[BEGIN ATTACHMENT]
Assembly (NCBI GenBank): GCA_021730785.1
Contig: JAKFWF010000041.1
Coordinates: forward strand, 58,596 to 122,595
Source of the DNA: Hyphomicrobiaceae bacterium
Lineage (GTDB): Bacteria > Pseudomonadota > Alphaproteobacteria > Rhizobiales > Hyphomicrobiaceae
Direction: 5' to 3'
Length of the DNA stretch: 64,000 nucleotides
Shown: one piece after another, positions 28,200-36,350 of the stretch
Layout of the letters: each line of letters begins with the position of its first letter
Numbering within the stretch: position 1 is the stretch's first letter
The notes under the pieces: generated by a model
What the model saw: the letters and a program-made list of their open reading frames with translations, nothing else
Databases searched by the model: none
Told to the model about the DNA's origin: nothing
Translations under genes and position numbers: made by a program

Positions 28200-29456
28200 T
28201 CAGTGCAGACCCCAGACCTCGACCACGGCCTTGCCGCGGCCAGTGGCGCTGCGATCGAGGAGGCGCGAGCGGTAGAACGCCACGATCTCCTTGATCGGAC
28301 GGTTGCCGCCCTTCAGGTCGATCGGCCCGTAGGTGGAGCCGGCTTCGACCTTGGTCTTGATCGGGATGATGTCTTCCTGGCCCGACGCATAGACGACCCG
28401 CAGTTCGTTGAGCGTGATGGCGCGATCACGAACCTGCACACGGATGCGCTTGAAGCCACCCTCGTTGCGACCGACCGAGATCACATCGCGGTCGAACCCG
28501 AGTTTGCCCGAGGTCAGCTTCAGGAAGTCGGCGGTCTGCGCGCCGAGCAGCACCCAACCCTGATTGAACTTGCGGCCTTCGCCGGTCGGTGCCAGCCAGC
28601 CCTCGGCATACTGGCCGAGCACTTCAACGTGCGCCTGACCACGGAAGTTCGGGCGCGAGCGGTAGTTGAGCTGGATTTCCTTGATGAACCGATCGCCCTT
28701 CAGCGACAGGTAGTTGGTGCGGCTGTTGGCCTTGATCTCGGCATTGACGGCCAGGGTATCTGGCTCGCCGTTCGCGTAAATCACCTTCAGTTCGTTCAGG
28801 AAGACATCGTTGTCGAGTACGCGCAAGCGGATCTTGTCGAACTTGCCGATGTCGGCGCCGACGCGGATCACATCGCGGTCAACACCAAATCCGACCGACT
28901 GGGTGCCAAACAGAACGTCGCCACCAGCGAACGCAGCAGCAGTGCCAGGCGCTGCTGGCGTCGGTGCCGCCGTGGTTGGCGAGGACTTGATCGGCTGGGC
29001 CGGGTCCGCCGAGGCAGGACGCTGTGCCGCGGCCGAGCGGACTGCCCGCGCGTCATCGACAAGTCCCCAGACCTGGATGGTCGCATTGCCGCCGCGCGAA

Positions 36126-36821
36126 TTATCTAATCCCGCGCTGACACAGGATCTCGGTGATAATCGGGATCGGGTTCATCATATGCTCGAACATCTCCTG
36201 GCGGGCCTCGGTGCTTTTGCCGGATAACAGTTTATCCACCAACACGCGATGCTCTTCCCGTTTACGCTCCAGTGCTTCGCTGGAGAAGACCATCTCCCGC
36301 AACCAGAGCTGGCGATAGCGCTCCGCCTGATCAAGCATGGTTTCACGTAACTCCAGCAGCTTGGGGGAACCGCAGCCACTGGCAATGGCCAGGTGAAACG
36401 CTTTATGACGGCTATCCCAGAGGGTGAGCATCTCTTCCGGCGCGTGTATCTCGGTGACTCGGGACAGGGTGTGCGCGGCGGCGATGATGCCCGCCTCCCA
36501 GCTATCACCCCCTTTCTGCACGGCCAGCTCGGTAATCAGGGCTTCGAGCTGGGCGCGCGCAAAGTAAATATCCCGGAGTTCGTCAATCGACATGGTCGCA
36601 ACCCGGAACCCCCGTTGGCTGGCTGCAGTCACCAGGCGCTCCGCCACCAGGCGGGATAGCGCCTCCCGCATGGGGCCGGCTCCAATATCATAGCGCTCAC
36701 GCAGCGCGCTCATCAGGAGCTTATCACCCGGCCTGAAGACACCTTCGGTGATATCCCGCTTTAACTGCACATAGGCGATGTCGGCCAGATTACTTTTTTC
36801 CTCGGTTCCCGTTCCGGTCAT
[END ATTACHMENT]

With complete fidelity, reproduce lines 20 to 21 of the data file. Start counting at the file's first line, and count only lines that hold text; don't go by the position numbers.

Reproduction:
28401 CAGTTCGTTGAGCGTGATGGCGCGATCACGAACCTGCACACGGATGCGCTTGAAGCCACCCTCGTTGCGACCGACCGAGATCACATCGCGGTCGAACCCG
28501 AGTTTGCCCGAGGTCAGCTTCAGGAAGTCGGCGGTCTGCGCGCCGAGCAGCACCCAACCCTGATTGAACTTGCGGCCTTCGCCGGTCGGTGCCAGCCAGC